The Stigmatized Roma People of Greece

Roma people Greece
Roma children playing. Credit: AMNA

The issue of Roma people in Greece remains controversial to this day.

Roma — or Romani or Romany, the people formerly known as Gypsies — are stigmatized because their way of life is far from the social norms in Western countries.

The stigma comes mostly because it is so often that Roma commit serious crimes such as grand theft, robbery, drug trafficking, even murder in some cases.

Grecian Delight supports Greece

Also, panhandling has historically been very common among Roma people in Greece and the rest of the world, while petty theft is also a common activity among them.

At the same time, there is still a romantic view other people have of them, as they see them as people who live freely, outside of social constraints, and move wherever they please without compromise.

Most people refer to them as gypsies, while Greeks also call them tsigganos, probably from the Hungarian cigany, or gyftos, which is a pejorative word that derives from Egyptios (Egyptian) because of the tan color of their skin.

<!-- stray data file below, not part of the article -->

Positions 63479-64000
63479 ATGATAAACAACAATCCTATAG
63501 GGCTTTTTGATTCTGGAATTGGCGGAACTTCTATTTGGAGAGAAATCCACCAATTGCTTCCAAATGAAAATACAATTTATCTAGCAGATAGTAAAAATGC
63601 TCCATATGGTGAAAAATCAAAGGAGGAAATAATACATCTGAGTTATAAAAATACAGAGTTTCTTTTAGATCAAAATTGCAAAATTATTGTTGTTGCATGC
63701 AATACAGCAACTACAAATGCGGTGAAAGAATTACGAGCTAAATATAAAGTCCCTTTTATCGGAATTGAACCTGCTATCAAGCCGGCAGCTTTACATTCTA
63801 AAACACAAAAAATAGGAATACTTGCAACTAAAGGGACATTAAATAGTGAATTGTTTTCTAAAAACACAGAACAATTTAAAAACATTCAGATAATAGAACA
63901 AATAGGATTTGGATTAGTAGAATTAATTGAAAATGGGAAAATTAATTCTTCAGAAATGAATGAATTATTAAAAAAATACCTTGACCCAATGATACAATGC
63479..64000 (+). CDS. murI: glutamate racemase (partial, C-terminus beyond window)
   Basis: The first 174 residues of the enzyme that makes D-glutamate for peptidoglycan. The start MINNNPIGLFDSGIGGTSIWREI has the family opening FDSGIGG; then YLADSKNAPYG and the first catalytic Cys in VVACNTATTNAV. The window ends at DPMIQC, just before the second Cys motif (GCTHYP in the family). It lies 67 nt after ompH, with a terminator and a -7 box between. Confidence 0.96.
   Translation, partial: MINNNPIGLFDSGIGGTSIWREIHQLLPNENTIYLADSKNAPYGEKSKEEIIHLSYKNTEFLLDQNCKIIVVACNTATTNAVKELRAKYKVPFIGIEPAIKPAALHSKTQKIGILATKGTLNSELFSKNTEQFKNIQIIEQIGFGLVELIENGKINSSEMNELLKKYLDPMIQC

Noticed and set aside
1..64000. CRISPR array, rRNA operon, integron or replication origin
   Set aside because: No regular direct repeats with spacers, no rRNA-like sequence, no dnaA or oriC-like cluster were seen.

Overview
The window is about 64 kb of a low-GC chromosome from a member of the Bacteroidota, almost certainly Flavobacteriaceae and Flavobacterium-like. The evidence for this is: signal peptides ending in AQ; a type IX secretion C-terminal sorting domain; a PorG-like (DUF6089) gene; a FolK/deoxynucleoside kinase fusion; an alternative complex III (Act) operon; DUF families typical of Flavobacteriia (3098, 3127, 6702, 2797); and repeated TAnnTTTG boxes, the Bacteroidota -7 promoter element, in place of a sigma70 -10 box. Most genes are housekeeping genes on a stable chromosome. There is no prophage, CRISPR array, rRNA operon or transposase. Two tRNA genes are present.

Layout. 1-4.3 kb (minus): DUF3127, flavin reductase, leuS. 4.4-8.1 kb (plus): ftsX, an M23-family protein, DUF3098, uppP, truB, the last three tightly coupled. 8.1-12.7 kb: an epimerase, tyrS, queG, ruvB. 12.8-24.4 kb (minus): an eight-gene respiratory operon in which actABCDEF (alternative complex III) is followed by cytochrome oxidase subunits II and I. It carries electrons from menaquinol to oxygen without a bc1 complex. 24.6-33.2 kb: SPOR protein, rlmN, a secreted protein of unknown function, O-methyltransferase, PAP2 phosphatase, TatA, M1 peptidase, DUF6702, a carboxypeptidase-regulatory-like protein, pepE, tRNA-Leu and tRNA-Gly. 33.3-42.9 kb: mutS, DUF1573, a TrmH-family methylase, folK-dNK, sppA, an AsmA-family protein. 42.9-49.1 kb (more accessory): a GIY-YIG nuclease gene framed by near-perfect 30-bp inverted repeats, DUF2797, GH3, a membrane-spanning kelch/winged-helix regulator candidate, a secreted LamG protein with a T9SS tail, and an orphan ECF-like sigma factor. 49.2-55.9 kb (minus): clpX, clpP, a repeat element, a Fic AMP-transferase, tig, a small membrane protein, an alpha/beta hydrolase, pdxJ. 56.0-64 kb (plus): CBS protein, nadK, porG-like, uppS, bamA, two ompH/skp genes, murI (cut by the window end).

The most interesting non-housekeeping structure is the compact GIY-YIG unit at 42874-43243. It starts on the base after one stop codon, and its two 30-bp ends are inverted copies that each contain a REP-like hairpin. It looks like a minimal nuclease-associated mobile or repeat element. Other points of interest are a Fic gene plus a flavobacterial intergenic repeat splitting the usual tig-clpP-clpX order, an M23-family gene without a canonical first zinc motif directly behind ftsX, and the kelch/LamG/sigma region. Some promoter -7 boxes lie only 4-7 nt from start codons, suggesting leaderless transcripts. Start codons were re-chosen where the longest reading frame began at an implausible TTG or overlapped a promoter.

Roma people origins

Even though there is a general belief that the Roma origins are from central Europe, genetic findings suggest an origin in India for this particular people.

Since Roma groups do not keep written records of their history, most hypotheses about their migration and early history are based on linguistic theory. There is no record of a migration from India to Europe from medieval times that can be connected to the Roma people.

However, most Roma speak some form of Romany, a language which is closely related to the modern Indo-European languages of northern India, as well as the language of the country in which they live.

It is generally agreed among researchers that Roma started arriving in southeastern Europe by the beginning of the 14th, and in western Europe, by the 15th century.

By the second half of the 20th century they had spread to every inhabited continent. Roma people began to arrive in Greece in the 15th century.

Roma people in Greece

The name gypsy (gyftos) was first given to them by the Greeks, who supposed that these golden-skinned people were Egyptian in origin.

Due to their nomadic nature, they are not concentrated in a specific geographical area, but are dispersed all over the country. The majority of the Greek Roma have Hellenic nationality and follow the tenets of Greek Orthodoxy.